Home > Anything Else, Man-Made Disasters > US: An Unprecedented Number of Americans — Nearly 26 Million — Are Either Unemployed or Underemployed

US: An Unprecedented Number of Americans — Nearly 26 Million — Are Either Unemployed or Underemployed


Change You Can Believe In

By Ben Baden – “While the number of unemployed workers has held steady at around 14 million in recent months, another telling measure of frustration in the labor market—the number of underemployed individuals—rose for a third consecutive month in September, by almost a half of a million people.

Almost 9.3 million Americans are considered underemployed, defined by the Bureau of Labor Statistics as working part-time for economic reasons, such as unfavorable business conditions or seasonal declines in demand. That’s up from just over 8 million in July, but down from a peak of about 9.5 million in September 2010. In addition, about 2.5 million individuals are considered ‘marginally attached to the labor force,’ meaning they were not in the labor force, wanted and were available for work, and looked for a job sometime in the prior 12 months. (They are not counted as unemployed because they had not looked for a job in the past four weeks prior to the survey.)

Put together, almost 26 million Americans are either unemployed, marginally attached to the labor force, or involuntarily working part-time—a number experts say is unprecedented.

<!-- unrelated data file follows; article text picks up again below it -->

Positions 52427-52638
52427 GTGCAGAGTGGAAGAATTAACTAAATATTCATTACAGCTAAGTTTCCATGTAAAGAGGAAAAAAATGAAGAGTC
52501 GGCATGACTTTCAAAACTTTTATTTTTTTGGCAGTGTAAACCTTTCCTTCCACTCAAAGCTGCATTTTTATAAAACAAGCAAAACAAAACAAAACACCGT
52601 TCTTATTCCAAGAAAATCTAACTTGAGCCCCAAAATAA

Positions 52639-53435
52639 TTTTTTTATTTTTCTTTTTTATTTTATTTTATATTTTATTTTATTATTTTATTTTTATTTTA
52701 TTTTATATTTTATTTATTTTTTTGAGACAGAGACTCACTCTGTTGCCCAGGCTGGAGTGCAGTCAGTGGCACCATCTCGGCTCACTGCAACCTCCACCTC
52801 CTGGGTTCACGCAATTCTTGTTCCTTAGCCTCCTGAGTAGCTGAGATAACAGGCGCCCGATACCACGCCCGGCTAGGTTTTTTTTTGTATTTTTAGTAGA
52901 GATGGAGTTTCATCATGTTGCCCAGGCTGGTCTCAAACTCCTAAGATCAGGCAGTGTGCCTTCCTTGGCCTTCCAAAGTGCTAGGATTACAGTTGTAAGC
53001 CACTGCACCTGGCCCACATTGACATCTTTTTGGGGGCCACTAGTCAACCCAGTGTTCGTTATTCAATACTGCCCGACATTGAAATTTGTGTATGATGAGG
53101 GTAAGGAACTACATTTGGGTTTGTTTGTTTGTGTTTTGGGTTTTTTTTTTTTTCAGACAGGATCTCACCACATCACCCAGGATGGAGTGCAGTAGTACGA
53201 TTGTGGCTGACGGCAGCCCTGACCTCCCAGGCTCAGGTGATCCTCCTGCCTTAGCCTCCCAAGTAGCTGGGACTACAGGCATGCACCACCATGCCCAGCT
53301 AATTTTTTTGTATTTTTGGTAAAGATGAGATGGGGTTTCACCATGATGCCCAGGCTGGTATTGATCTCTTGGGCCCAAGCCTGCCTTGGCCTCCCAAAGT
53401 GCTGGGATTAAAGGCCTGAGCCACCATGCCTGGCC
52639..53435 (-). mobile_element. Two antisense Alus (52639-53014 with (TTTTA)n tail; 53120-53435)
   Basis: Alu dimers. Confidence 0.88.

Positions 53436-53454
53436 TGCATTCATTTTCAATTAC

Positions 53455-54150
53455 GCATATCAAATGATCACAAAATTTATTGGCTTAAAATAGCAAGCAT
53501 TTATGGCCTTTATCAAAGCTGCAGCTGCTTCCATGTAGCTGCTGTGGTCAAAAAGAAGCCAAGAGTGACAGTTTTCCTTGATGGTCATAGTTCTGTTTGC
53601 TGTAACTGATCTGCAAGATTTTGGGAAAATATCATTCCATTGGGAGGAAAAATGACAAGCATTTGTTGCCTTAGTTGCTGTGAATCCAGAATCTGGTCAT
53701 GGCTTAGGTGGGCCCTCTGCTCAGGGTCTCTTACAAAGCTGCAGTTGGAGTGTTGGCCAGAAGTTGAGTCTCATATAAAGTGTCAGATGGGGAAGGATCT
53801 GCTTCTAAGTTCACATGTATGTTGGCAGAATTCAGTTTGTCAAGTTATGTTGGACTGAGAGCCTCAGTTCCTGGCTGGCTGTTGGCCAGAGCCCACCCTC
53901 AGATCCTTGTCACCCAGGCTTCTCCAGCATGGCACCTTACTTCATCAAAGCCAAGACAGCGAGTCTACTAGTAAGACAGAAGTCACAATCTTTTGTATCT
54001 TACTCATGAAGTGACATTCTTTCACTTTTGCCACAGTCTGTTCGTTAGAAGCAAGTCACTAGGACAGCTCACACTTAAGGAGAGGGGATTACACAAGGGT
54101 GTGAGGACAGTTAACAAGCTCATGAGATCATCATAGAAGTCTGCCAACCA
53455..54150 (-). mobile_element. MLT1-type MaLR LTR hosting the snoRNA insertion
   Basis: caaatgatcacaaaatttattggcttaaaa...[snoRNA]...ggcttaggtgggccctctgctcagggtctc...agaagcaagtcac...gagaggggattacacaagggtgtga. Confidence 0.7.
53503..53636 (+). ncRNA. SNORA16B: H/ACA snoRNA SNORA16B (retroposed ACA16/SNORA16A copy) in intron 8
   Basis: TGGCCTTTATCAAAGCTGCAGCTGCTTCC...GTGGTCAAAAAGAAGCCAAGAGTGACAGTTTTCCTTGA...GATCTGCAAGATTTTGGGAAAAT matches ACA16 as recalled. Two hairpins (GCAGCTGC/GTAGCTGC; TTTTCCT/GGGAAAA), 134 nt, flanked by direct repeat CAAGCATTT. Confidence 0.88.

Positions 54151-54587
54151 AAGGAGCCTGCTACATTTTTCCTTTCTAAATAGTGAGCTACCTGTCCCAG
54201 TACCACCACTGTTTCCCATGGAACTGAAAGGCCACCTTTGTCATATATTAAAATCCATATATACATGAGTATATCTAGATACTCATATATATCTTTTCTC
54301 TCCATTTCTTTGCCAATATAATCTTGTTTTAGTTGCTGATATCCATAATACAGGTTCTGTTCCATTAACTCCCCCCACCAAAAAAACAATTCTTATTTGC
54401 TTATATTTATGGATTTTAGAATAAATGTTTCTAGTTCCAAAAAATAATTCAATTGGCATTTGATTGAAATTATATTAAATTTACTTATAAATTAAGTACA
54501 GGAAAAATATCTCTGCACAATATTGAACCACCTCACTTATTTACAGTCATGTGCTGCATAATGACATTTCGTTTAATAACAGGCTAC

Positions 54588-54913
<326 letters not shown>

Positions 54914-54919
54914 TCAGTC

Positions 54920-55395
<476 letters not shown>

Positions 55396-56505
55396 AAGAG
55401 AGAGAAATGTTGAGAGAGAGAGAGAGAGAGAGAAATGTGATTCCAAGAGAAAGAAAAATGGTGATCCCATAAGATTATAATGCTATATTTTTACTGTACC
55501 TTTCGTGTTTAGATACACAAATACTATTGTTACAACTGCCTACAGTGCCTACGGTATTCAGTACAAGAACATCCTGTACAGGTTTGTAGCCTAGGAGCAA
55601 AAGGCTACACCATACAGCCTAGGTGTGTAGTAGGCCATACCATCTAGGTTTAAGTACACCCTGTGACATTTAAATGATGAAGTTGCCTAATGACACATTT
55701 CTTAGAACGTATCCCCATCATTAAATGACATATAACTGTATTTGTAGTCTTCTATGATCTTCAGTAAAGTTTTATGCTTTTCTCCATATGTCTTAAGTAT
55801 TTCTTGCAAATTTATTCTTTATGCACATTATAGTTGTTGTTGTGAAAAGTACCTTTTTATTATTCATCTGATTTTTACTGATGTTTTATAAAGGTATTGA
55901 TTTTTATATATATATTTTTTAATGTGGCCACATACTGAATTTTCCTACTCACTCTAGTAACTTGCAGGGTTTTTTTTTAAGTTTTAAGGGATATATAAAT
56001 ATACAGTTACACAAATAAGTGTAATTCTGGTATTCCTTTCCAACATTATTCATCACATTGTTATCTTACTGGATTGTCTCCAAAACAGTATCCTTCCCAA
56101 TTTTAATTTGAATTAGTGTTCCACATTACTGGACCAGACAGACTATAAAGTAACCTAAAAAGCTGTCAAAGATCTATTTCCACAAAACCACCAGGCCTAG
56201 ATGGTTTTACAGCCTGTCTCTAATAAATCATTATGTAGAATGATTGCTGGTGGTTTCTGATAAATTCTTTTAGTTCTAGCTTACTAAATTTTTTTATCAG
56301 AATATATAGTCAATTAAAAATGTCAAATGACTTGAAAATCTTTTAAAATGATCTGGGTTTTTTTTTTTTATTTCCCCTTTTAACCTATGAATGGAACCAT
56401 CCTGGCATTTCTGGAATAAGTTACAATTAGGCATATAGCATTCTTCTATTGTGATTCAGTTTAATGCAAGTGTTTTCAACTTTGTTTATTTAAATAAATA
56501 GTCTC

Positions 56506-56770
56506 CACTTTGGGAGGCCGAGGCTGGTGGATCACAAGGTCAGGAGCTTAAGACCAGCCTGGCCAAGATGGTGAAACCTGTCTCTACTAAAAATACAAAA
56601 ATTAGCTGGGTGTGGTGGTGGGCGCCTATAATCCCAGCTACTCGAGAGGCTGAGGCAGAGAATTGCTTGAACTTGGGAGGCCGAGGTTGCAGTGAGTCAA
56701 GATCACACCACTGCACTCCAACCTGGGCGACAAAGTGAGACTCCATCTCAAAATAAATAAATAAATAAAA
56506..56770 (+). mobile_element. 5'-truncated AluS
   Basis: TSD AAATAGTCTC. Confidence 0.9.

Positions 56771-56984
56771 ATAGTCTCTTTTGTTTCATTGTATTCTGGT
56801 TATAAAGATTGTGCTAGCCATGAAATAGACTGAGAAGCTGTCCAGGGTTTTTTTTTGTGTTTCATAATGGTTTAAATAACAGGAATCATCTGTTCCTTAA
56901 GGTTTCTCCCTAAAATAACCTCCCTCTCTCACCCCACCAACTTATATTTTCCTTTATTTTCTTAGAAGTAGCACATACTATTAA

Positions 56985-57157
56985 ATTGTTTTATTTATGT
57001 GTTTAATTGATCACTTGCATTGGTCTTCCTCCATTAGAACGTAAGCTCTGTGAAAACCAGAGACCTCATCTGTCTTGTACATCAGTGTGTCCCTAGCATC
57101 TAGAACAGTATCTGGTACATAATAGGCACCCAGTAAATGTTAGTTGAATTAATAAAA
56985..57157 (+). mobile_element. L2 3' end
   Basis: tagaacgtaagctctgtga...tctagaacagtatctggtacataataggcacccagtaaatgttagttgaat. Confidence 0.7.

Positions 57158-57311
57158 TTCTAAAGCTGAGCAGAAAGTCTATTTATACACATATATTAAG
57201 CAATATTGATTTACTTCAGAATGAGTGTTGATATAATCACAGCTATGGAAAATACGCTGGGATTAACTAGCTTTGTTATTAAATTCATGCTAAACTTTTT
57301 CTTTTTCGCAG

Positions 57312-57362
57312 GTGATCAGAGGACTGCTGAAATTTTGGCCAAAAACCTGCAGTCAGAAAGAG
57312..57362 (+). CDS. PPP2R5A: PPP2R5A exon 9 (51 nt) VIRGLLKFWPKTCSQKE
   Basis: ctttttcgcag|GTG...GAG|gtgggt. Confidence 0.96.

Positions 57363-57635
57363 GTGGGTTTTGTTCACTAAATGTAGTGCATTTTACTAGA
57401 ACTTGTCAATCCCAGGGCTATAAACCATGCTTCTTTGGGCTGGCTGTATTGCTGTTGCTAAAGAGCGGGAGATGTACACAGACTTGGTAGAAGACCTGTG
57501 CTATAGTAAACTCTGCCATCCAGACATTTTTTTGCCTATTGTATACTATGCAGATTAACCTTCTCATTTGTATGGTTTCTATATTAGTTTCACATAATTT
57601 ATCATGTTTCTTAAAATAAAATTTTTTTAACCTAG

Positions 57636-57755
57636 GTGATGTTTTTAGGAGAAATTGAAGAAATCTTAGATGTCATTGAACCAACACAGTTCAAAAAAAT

‘The labor force is substantially underutilized relative to what we experienced in most of the post-World War II period,’ says Patrick O’Keefe, director of economic research at accounting firm J.H. Cohn and former deputy assistant secretary in the U.S. Department of Labor.” Read more.

US ‘Misery Index’ Rises to Highest Since 1983 – “An unofficial gauge of human misery in the United States rose last month to a 28-year high as Americans struggled with rising inflation and high unemployment. The misery index — which is simply the sum of the country’s inflation and unemployment rates — rose to 13.0, pushed up by higher price data the government reported on Wednesday. The data underscores the extent that Americans continue to suffer even two years after a deep recession ended, with a weak economic recovery imperiling President Barack Obama’s hopes of winning reelection next year.” Read more.

A Long, Steep Drop for Americans’ Standard of Living – “Think life is not as good as it used to be, at least in terms of your wallet? You’d be right about that. The standard of living for Americans has fallen longer and more steeply over the past three years than at any time since the US government began recording it five decades ago. Bottom line: The average individual now has $1,315 less in disposable income than he or she did three years ago at the onset of the Great Recession – even though the recession ended, technically speaking, in mid-2009. That means less money to spend at the spa or the movies, less for vacations, new carpeting for the house, or dinner at a restaurant.” Read more.

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